Pediatrics : Guided imagery

        • Guided imagery
          • Assist the child in an imaginary experience
            • Including as many senses as possible (e.g., “feel the cool breezes,” “see the beautiful colors,” “hear the pleasant music”).
          • Have the child describe the details and write down or record scripts
          • Encourage child to concentrate only on the pleasurable event during the painful time; enhance the image by recalling specific details by reading the script or playing the tape.
          • Combine with relaxation and rhythmic breathing
        • Positive self-talk
          • Have the child say positive things during a procedure or painful episode
            • “I will be feeling better soon,” or “When I go home, I will feel better, and we will eat ice cream”).
        • Thought Stopping
          • Identify positive facts about the painful event (e.g., “It does not last long”).
          • Identify reassuring information (e.g., “If I think about something else, it does not hurt as much”).
          • Condense positive and reassuring facts into a set of brief statements, and have child memorize them (e.g., “Short procedure, good veins, little hurt, nice nurse, go home”).
          • Have child repeat the memorized statements whenever thinking about or experiencing the painful event.
        • Behavioral contracting
          • Informal: May be used with children as young as 4 or 5 years of age:
            • Use stickers or token as a reward
            • Give time limits for the child to cooperate
              • Give a child who is uncooperative or procrastinating during a procedure a limited time (measured by a visible timer) to complete the procedure.
              • Proceed as needed if child is unable to comply
            • Reinforce cooperation with a reward
          • Formal: Use written contract, which includes the following:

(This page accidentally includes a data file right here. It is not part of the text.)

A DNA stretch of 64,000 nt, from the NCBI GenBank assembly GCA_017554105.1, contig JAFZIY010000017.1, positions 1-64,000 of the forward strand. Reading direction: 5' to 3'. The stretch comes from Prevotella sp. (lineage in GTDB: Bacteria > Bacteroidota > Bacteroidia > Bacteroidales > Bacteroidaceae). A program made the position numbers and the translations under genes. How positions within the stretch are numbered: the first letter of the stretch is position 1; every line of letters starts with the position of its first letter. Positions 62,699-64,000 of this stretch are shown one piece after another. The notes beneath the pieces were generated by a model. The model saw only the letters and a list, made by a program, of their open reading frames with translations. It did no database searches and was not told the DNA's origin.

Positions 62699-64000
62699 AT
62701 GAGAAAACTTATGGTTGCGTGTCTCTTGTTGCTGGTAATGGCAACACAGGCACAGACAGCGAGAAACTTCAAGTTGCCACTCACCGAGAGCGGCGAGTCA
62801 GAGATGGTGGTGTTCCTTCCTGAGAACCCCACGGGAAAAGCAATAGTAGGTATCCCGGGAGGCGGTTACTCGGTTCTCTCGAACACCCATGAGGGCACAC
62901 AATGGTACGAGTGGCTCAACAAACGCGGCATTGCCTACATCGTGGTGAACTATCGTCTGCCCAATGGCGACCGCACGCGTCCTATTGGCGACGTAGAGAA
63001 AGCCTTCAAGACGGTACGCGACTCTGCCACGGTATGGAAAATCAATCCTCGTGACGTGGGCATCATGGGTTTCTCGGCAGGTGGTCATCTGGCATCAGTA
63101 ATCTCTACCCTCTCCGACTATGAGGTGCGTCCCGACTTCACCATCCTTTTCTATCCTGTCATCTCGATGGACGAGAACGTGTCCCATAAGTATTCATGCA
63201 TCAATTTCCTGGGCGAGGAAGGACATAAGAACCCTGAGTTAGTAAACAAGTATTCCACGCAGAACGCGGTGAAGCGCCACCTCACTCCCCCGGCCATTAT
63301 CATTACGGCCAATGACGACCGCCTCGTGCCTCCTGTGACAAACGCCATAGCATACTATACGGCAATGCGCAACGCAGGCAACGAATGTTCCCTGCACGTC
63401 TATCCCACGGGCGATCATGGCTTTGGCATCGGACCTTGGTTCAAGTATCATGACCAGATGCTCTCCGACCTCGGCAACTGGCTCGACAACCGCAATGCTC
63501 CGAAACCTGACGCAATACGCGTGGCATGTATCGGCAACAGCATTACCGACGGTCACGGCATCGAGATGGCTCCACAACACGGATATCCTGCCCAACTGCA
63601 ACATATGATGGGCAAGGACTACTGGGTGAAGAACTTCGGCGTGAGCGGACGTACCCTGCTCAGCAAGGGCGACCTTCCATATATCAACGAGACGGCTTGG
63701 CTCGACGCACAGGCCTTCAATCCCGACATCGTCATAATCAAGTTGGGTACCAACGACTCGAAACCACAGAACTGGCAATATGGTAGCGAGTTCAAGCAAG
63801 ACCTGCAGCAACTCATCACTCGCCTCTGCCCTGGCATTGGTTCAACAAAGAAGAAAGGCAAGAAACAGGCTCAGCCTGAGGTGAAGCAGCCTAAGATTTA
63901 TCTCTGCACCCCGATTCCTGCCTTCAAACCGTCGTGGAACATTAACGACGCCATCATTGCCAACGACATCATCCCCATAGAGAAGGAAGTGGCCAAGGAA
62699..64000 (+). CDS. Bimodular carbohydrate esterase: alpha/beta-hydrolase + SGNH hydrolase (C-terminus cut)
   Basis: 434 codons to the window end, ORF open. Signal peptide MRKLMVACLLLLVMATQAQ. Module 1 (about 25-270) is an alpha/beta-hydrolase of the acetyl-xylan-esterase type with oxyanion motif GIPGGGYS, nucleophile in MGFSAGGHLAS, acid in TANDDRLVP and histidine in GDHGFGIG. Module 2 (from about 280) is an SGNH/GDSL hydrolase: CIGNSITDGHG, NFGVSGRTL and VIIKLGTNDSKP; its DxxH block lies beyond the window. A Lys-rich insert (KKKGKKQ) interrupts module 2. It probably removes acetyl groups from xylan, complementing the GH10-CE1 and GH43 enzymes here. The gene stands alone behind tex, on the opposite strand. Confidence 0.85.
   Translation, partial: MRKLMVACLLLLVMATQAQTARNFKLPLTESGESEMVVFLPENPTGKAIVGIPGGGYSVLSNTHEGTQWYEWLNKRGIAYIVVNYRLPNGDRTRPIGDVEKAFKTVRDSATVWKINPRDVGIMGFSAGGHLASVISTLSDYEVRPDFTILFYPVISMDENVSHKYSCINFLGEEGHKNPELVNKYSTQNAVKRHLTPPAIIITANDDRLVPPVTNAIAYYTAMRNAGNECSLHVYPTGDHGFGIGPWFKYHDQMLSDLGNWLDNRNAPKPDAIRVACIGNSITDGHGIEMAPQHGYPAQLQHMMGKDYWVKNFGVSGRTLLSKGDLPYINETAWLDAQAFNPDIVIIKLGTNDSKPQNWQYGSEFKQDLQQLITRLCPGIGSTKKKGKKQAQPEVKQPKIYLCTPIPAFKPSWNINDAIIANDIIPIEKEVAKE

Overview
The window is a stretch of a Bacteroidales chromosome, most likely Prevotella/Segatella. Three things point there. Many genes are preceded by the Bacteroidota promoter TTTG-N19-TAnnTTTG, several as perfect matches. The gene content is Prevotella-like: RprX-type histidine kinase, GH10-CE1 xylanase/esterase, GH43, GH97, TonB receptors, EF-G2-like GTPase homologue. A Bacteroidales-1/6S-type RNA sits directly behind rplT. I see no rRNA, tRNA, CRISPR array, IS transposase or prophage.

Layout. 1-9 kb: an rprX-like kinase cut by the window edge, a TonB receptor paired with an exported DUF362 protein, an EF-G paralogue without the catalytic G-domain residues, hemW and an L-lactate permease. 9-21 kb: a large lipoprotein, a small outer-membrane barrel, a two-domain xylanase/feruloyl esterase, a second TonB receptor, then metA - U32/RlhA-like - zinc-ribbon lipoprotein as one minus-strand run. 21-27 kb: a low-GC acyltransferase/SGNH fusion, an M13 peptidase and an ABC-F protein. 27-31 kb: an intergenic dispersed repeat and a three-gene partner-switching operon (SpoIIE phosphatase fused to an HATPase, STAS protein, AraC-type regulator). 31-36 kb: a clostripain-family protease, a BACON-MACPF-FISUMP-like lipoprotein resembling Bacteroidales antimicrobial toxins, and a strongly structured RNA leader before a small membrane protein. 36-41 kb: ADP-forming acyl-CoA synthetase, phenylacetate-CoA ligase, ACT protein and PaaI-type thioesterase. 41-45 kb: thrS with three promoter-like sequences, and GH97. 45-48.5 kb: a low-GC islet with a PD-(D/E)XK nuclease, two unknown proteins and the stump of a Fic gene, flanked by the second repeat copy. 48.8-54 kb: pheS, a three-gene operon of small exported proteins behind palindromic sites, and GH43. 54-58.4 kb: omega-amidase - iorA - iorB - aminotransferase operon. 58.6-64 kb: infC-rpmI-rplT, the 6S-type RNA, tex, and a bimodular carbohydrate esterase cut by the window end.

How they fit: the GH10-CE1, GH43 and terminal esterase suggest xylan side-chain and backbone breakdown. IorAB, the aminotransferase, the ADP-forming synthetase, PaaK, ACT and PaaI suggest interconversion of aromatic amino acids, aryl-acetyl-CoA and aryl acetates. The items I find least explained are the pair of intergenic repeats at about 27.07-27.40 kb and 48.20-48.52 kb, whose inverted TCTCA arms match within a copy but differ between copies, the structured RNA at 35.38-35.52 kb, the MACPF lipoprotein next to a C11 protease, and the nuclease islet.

• Realistic (seems possible) goal or desired behavior
            • Measurable behavior (e.g., agrees not to hit anyone during procedures)
            • Contract written, dated, and signed by all people nvolved in any of the agreements
            • Identified rewards or consequences that are reinforcing
            • Goals that can be evaluated
            • Commitment and compromise requirements for both parties (e.g., while timer is used, nurse will not nag or prod child to complete procedure)
        • Containment
          • Swaddle the infant
          • Place rolled blankets around the child 
          • Maintain proper positioning
        • Nonnutritive sucking
          • Offer pacifier with sucrose before, during, and after painful procedure
          • Offer nonnutritive sucking during episodes of pain
        • Kangaroo care
          • Skin-to-skin contact between infants and parents
        • Complementary and alternative medicine
          • Classifications of CAM are grouped into five classes
            • Biologically based: foods, special diets, herbal or plant preparations, vitamins, other supplements
            • Manipulative treatments: chiropractic, osteopathy, massage
            • Energy based: Reiki, bioelectric or magnetic treatments, pulsed fields, alternating and direct currents
            • Mind-body techniques: mental healing, expressive treatments, spiritual healing, hypnosis, relaxation
            • Alternative medical systems: homeopathy; naturopathy; ayurveda; traditional Chinese medicine, including acupuncture and moxibustion

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